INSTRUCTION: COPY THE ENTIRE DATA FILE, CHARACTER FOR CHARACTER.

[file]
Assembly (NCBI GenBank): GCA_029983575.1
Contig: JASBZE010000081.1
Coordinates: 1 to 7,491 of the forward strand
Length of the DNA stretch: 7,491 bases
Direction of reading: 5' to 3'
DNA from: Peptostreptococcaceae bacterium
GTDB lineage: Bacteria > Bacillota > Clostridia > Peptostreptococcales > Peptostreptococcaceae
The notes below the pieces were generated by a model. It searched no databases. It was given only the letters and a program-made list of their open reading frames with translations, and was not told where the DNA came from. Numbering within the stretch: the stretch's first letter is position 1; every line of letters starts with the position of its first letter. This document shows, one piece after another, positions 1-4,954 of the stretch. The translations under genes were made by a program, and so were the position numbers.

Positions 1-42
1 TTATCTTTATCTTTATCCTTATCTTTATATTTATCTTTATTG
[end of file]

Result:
Assembly (NCBI GenBank): GCA_029983575.1
Contig: JASBZE010000081.1
Coordinates: 1 to 7,491 of the forward strand
Length of the DNA stretch: 7,491 bases
Direction of reading: 5' to 3'
DNA from: Peptostreptococcaceae bacterium
GTDB lineage: Bacteria > Bacillota > Clostridia > Peptostreptococcales > Peptostreptococcaceae
The notes below the pieces were generated by a model. It searched no databases. It was given only the letters and a program-made list of their open reading frames with translations, and was not told where the DNA came from. Numbering within the stretch: the stretch's first letter is position 1; every line of letters starts with the position of its first letter. This document shows, one piece after another, positions 1-4,954 of the stretch. The translations under genes were made by a program, and so were the position numbers.

Positions 1-42
1 TTATCTTTATCTTTATCCTTATCTTTATATTTATCTTTATTG